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Beyond Markets and Hierarchies: Toward a New Synthesis of American Business History

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  • Naomi R. Lamoreaux
  • Daniel M.G. Raff
  • Peter Temin
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    Abstract

    We sketch a new synthesis of American business history to replace (and subsume) that put forward by Alfred D. Chandler, Jr., most famously in his book The Visible Hand (1977). We see the broader subject as the history of the institutions of coordination in the economy, with the management of information and the addressing of problems of informational asymmetries representing central problems for firm- and relationship design. Our analysis emphasizes the endogenous adoption of coordination mechanisms in the context of evolving but specific operating conditions and opportunities. This naturally gives rise both to change and to heterogeneity in the population of coordination mechanisms to be observed in use at any moment in time. In discussing the changes in the population of mechanisms over time, we seek to avoid the tendency, exemplified by Chandler's work but characteristic of the field, to see history of adoption in teleological rather than evolutionary perspective. We see a richer set of mechanisms in play than is conventional and a more complex historical process at work, in particular a process in which hierarchical institutions have both risen and, more recently, declined in significance.

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    Bibliographic Info

    Paper provided by National Bureau of Economic Research, Inc in its series NBER Working Papers with number 9029.

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    Date of creation: Jun 2002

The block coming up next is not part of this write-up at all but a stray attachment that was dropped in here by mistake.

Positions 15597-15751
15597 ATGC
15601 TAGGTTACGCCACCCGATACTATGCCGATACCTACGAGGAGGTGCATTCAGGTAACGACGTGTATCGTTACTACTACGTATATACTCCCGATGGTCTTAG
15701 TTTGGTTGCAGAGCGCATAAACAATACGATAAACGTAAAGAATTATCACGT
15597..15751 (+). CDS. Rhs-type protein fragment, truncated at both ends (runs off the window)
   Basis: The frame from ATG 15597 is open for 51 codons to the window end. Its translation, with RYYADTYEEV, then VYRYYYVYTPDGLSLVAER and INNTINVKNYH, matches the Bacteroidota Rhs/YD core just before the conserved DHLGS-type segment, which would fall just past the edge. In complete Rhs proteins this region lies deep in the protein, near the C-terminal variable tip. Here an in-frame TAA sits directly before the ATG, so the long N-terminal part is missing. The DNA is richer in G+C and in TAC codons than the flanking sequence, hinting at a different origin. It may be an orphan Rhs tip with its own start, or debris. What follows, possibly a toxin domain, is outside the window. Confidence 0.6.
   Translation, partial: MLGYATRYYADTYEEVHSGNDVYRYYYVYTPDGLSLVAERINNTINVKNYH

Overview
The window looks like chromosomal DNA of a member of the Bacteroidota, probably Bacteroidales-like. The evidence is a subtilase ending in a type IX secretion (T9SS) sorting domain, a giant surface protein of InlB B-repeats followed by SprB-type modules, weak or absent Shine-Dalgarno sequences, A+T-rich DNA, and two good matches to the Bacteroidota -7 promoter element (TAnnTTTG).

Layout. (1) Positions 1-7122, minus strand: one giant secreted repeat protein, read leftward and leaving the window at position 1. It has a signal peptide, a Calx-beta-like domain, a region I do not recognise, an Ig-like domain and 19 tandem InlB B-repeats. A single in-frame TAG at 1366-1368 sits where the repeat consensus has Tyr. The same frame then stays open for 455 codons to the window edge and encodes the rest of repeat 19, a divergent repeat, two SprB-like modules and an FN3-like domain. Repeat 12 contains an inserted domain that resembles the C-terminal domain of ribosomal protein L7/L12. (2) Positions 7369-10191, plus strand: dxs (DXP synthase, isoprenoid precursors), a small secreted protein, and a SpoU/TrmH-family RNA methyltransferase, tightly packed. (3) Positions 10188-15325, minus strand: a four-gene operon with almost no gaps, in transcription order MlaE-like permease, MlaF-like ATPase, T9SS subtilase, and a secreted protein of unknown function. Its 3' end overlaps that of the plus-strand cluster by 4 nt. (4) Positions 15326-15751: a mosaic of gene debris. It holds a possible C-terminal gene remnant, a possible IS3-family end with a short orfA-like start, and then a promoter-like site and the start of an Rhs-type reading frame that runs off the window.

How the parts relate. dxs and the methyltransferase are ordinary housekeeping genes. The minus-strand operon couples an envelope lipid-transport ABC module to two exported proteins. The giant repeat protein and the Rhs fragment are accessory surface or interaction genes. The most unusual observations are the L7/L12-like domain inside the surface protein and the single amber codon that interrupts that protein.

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    Publication status: published as Lamoreaux, Naomi R., Daniel M. G. Raff, and Peter Temin. “Beyond Markets and Hierarchies: Towards a New Synthesis of American Business History." American Historical Review 108 (April 2003): 404-33.
    Handle: RePEc:nbr:nberwo:9029

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    Cited by:
    1. Kapás, Judit, 2003. "A piac mint intézmény - szélesebb perspektívában
      [The market as an institution - in a broader perspective]
      ," Közgazdasági Szemle (Economic Review - monthly of the Hungarian Academy of Sciences), Közgazdasági Szemle Alapítvány (Economic Review Foundation), vol. 0(12), pages 1076-1094.
    2. Chuma, Hiroyuki, 2006. "Increasing complexity and limits of organization in the microlithography industry: implications for science-based industries," Research Policy, Elsevier, vol. 35(3), pages 394-411, April.
    3. Hiroyuki Chuma, 2005. "Increasing Complexity and Limits of Organization in the Microlithography Industry: Implications for Japanese Science-based Industries," Discussion papers 05007, Research Institute of Economy, Trade and Industry (RIETI).

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